Background: Access to and receipt of high-quality care during pregnancy and childbirth is critical for preventing maternal mortality. In male-dominated societies, women’s lack of autonomy can be a barrier to accessing maternal health care. However, research often defines autonomy narrowly, although multiple components of empowerment may play a role. Our study assessed the relationship between maternal health care-seeking and measures of empowerment among women in Pakistan in order to identify persistent disparities in the utilization of maternal health services.
Methods: We analyzed data from currently married women with a recent live birth who were interviewed in Demographic and Health Surveys conducted in Pakistan in 2012-13 and 2017-18. We examined trends in antenatal care, skilled birth attendance, postnatal care, and a composite indicator of all three. We also assessed trends in empowerment using the validated, survey-based Women’s emPowERment (SWPER) index, which included three domains: attitude to violence, social independence, and decision making. We included an additional empowerment measure based on women’s report of problems accessing care. We conducted tests of association to examine the significance of the differences in care-seeking between survey years, and by levels of empowerment and background characteristics. Finally, we fitted adjusted logistic regression models to identify the magnitude of these associations after controlling for key sociodemographic characteristics.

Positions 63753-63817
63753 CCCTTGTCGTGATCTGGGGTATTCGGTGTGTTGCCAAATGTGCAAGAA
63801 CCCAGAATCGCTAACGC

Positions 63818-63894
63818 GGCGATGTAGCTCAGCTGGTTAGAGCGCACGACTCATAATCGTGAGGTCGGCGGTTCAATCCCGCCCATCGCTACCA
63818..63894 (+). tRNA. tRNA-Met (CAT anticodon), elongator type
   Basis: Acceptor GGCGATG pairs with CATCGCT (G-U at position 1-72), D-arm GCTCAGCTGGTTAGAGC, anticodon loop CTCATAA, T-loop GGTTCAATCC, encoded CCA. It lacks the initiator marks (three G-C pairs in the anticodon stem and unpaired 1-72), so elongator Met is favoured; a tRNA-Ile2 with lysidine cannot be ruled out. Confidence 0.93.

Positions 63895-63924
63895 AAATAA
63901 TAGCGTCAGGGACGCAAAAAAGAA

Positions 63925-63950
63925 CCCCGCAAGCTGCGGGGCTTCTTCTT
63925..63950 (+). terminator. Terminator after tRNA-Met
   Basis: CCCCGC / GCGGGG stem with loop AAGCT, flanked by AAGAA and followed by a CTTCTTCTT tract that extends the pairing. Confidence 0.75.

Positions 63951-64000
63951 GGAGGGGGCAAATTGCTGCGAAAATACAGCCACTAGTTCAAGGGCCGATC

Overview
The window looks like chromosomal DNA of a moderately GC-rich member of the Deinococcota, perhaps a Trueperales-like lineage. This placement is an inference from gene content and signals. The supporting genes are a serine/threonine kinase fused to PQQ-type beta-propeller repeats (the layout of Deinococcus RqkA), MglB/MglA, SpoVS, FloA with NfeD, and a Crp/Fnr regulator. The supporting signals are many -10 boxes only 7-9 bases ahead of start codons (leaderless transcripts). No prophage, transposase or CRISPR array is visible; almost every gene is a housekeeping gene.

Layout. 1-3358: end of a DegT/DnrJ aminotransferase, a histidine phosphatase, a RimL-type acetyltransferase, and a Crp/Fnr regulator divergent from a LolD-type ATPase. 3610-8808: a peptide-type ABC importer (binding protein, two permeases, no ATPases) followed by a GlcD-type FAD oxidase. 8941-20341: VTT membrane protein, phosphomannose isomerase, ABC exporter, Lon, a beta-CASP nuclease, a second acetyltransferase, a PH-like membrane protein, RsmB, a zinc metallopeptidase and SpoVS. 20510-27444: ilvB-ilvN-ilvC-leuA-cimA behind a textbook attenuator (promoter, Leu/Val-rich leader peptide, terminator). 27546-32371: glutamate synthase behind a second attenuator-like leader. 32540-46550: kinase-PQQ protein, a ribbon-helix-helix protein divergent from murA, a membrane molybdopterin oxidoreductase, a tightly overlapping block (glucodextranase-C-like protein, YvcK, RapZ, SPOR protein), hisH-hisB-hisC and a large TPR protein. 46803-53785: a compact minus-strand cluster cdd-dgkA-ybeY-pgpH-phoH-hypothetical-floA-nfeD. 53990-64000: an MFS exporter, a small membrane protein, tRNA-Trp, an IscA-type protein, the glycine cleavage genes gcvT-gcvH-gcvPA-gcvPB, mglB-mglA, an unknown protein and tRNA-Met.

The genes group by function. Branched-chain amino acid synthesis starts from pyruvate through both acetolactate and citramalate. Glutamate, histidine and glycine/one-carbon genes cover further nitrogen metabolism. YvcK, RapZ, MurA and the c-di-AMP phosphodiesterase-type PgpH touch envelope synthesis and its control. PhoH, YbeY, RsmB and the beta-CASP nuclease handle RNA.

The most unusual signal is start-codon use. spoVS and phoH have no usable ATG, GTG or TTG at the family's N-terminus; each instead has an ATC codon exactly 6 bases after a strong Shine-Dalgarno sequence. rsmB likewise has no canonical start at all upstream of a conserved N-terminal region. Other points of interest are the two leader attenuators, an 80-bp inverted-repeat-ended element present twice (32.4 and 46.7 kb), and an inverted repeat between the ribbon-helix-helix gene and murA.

Results: The results showed the social independence and decision-making domains of empowerment were each significantly and positively associated with maternal health care-seeking. However, the strength and magnitude of the relationship between wealth and care-seeking was greater than empowerment, with a nearly 15-fold increase in the odds of receiving all three maternal health care contacts if a woman was in the wealthiest quintile compared with the lowest wealth quintile. In addition, earlier maternal health care-seeking was associated with increased odds of skilled attendance at birth and postnatal care.
Conclusions: Although higher empowerment is independently related to increased maternal health care-seeking, wealth was a stronger determinant. Because empowerment may also work through wealth, stakeholders should consider evidence of “pro-poor” policies, in tandem with efforts towards empowerment, to encourage timely use of services during pregnancy and childbirth.